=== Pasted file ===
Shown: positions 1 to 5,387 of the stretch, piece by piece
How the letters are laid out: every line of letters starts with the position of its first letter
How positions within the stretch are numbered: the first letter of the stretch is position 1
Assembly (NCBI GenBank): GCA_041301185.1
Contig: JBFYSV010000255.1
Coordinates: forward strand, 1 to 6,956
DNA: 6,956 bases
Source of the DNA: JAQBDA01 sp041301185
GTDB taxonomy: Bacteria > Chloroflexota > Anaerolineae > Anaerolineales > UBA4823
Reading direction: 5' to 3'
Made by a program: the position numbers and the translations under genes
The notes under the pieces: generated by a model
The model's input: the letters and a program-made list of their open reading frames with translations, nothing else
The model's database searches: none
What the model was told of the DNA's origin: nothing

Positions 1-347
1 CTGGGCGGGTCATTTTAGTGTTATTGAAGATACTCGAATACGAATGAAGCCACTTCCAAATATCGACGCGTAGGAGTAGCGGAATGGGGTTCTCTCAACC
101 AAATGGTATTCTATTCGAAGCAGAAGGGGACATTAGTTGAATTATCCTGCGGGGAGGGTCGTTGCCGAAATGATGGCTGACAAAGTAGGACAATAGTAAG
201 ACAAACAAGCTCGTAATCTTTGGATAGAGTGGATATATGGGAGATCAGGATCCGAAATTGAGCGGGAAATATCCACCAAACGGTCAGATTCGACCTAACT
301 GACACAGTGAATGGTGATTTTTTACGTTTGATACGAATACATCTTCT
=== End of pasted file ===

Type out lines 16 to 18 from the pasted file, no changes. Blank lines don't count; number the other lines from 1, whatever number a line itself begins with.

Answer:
Positions 1-347
1 CTGGGCGGGTCATTTTAGTGTTATTGAAGATACTCGAATACGAATGAAGCCACTTCCAAATATCGACGCGTAGGAGTAGCGGAATGGGGTTCTCTCAACC
101 AAATGGTATTCTATTCGAAGCAGAAGGGGACATTAGTTGAATTATCCTGCGGGGAGGGTCGTTGCCGAAATGATGGCTGACAAAGTAGGACAATAGTAAG